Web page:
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The AAPG/Datapages Combined Publications Database

AAPG Bulletin


Volume: 63 (1979)

Issue: 3. (March)

First Page: 437

Last Page: 438

Title: Source of Oils in Gulf Coast Tertiary: Why Look a Gift Horse in the Mouth?: ABSTRACT

Author(s): Doris M. Curtis

Article Type: Meeting abstract


Our understanding of the system in which oil is trapped in Gulf Coast Tertiary reservoirs is quite elegant: there is an orderly, systematic, predictable relation of environment of deposition, stratigraphy, structure, and hydrocarbon accumulation. The one essential element in the source-reservoir-trap-seal system for which we do not yet have definitive data is source. To predict distribution and volumes of undiscovered reserves and to use the Gulf Coast Tertiary basin as an analog for prediction in similar geologic settings elsewhere, we would like to have a realistic understanding of the source element of the system.

Oils in Gulf Coast Tertiary reservoirs have a wide range of chemical and physical characteristics, some of which are related to the characteristics of the source rocks from which they originated. Using both geologic and geochemical criteria, workers have identified possible source rocks in a variety of Cretaceous and Tertiary shallow-water to deep-water settings.

To generate hydrocarbons, a source rock must have sufficient organic richness and sufficient maturity. Paleogeographic settings for depositional environments where anoxic conditions could have caused accumulated organic matter to be preserved are widespread along the gulf margin in the Cretaceous and can be postulated at least locally in several parts of the Tertiary. Minimum richness values needed to generate hydrocarbons are still a matter of dispute.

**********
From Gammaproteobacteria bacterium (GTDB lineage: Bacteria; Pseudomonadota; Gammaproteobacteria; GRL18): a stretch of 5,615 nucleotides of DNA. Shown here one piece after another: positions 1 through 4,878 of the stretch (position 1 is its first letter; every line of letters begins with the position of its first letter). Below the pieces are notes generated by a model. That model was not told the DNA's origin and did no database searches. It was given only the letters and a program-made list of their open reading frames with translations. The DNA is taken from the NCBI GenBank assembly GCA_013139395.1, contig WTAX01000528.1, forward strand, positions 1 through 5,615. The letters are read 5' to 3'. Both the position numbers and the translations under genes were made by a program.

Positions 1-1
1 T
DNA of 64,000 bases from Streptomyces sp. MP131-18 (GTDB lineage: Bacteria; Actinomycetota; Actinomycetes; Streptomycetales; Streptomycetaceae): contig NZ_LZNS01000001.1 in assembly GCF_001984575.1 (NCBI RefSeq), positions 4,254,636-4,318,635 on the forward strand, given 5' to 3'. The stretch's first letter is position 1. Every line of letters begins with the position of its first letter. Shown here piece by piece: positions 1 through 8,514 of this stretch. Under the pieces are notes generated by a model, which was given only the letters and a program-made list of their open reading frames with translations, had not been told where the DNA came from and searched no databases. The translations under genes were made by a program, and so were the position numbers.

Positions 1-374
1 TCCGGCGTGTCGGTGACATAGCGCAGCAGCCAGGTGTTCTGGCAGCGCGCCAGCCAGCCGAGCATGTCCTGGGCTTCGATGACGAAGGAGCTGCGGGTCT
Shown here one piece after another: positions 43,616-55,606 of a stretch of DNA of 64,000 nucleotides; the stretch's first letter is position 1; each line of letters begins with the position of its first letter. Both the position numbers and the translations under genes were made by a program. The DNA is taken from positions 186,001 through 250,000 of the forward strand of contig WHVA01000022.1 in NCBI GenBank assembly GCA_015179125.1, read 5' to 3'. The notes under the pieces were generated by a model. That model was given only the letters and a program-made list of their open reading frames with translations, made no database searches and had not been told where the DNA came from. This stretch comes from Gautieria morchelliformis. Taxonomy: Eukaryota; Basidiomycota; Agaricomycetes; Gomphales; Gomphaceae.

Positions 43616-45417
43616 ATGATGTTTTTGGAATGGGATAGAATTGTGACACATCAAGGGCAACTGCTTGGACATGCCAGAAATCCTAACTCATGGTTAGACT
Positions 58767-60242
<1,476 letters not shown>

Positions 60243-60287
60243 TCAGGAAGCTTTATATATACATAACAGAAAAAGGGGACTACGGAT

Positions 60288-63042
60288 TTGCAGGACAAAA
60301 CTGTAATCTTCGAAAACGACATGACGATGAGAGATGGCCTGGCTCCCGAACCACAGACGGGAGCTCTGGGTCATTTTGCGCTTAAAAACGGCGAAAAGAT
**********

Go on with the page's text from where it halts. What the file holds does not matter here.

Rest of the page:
The level of maturity of possible source rocks has been assessed by a wide range of criteria. With the generally low geothermal gradients in the Gulf Coast sediments, relatively deep burial is indicated. However, in the absence of agreement on criteria, general agreement regarding the identification of mature source rocks is lacking.

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The question of possible source(s) for oils in Gulf Coast Tertiary reservoirs is related to the question of early versus late migration. What was the time relation between generation, migration, reservoir deposition, and trapping? Combinations of inferences, interpretations, and facts suggest several possible scenarios consistent with the geology and the geochemistry, indicating that the oils were probably derived from more than one source. The integration of geochemistry with geology is leading us to a better understanding of the entire system, and is showing us the value of looking this gift horse in the mouth.

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Copyright 1997 American Association of Petroleum Geologists